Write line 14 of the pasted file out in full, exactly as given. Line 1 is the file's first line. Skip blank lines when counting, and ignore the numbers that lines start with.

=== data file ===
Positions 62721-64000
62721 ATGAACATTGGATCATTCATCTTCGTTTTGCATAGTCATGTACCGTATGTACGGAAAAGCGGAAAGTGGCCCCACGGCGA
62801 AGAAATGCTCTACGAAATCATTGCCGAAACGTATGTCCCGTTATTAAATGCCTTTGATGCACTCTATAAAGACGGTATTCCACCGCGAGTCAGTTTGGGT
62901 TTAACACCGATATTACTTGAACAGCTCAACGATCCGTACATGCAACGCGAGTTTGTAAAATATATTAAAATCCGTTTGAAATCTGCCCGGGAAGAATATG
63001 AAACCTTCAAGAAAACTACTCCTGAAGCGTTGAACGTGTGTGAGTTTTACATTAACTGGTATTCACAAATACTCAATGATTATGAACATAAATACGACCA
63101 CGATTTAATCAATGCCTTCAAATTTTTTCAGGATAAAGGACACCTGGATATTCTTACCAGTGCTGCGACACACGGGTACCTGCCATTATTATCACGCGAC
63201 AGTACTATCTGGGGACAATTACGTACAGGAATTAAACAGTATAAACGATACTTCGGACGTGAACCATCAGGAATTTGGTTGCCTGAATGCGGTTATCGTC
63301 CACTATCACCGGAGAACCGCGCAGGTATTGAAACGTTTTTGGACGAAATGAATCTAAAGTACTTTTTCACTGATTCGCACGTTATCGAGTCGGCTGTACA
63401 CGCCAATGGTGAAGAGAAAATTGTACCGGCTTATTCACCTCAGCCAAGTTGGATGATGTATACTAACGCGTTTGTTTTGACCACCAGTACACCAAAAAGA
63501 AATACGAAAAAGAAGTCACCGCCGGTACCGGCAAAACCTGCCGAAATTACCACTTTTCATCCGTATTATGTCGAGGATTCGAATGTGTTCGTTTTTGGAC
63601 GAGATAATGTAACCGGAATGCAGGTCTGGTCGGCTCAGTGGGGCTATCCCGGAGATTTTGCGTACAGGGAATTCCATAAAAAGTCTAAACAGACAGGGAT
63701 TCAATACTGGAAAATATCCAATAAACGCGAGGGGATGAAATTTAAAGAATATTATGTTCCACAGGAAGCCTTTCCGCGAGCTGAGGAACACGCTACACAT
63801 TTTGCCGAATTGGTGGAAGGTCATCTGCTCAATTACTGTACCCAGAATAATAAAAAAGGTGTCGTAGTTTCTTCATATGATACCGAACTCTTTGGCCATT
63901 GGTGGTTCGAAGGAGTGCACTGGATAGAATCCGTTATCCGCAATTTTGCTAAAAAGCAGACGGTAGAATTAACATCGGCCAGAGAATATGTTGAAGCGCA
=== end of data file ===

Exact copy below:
63901 GGTGGTTCGAAGGAGTGCACTGGATAGAATCCGTTATCCGCAATTTTGCTAAAAAGCAGACGGTAGAATTAACATCGGCCAGAGAATATGTTGAAGCGCA